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City plans to sue over Wet Electric rave

Attorney will be filing against the event promoter, state and nonprofit Giving It Back to Kids.

September 04, 2013|By Anthony Clark Carpio

Huntington Beach has authorized the city attorney to file suit to halt a daytime rave planned for the beach.

City attorney Jennifer McGrath announced during Tuesday night's council meeting that the city will be filling a lawsuit against the groups associated with Wet Electric — event promoter Premiere Media Group, the state of California and nonprofit Giving It Back To Kids — to prevent the event from occurring Sept. 14.

Councilman Joe Carchio said the concern is for public safety, but the official letter sent by the city attorney asking the promoter to cancel the event refers to zoning and ordinance issues.

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Council members voted 6 to 1, with Councilman Dave Sullivan dissenting, during closed session to sue the three groups.

"It doesn't surprise me," said PMG President Steve Thacher, who said he hadn't received notice of the lawsuit by Wednesday. "They've been pretty irrational up until this point, so I wouldn't expect anything else to change."

Kevin Pearsall, a peace officer with the California State Parks who has been involved in the planning of the event, said he was shocked to find out that the city is going to such lengths to stop it. He said the promoter and state have done everything possible to ensure the safety of those in and around the area.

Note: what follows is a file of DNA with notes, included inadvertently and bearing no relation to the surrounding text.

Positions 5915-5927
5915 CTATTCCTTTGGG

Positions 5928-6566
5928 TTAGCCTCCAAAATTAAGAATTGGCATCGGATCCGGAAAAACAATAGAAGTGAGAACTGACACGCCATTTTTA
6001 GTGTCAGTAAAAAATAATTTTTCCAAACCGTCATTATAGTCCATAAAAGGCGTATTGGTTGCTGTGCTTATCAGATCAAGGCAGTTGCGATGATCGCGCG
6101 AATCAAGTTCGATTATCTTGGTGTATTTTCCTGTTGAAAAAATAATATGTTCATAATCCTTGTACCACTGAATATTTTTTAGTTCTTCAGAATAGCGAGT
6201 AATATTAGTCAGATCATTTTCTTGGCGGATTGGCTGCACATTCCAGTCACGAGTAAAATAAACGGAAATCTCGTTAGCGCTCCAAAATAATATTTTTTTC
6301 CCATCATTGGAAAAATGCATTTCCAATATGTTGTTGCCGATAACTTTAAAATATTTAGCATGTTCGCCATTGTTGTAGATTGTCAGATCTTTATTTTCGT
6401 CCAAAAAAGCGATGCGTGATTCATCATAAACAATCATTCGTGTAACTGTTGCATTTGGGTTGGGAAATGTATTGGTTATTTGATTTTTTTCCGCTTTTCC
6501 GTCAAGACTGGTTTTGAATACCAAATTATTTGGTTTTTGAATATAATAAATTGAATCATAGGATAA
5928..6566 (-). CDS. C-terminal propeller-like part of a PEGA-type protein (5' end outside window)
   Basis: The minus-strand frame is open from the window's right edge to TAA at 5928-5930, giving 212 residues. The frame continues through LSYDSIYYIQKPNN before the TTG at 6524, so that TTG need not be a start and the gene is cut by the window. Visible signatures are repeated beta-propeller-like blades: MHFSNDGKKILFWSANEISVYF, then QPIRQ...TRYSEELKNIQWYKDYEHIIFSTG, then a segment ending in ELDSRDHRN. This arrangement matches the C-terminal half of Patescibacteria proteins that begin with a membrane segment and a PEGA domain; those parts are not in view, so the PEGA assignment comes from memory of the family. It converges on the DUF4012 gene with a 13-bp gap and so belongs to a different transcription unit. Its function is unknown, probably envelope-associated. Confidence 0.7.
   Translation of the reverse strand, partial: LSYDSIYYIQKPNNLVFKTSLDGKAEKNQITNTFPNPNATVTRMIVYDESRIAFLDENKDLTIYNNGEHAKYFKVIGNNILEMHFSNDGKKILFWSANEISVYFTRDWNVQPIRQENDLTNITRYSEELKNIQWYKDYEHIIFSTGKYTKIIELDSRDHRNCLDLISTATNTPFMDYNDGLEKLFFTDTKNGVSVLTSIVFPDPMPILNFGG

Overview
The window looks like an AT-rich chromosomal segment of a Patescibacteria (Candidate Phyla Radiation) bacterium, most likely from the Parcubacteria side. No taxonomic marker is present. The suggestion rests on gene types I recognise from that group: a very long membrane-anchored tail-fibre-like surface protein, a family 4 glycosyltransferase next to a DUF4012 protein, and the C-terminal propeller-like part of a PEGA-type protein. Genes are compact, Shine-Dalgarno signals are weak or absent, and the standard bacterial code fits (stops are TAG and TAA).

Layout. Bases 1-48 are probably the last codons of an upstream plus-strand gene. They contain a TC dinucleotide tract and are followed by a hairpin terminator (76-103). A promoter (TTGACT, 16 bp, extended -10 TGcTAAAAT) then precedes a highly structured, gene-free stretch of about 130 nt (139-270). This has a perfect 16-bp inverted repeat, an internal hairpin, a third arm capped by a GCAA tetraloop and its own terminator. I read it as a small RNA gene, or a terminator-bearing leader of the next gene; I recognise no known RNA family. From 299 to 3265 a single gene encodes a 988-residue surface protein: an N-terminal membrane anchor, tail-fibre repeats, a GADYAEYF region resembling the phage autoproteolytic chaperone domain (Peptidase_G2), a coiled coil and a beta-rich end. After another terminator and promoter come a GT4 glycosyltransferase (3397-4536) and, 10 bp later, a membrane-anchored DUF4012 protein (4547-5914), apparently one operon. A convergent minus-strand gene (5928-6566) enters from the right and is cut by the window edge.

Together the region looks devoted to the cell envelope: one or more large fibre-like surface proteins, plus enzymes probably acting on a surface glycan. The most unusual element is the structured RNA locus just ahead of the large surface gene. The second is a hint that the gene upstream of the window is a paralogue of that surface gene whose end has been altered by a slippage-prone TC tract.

"All safety precautions and permits are in process," he said. "Everything to make sure that everybody is content and that the event is as safe and successful as possible has been put into play or is currently being put into play."

In August, McGrath sent Thacher a letter requesting that the promoter cancel the event because the company's permit did not abide by the city's zoning and subdivision ordinance regarding temporary use and land use control.

But Pearsall said the event is taking place on the state beach and not city property.

"Her letter is completely incorrect," he said. "She's quoting city ordinances, and city ordinances have no relevance over state property and she knows that. … It's not even close to city property. It's 100% on state property. We're using state resources and not using the city resources, and we have assured them that we will not."

Pearsall said he and the promoters have met with the city many times to "put them at ease" and sees no purpose in the pending lawsuit.

"The state attorneys have contacted the city attorney and have expressed their views on it, and everybody's behind this thing," Thacher said. "We're in the 11th hour."

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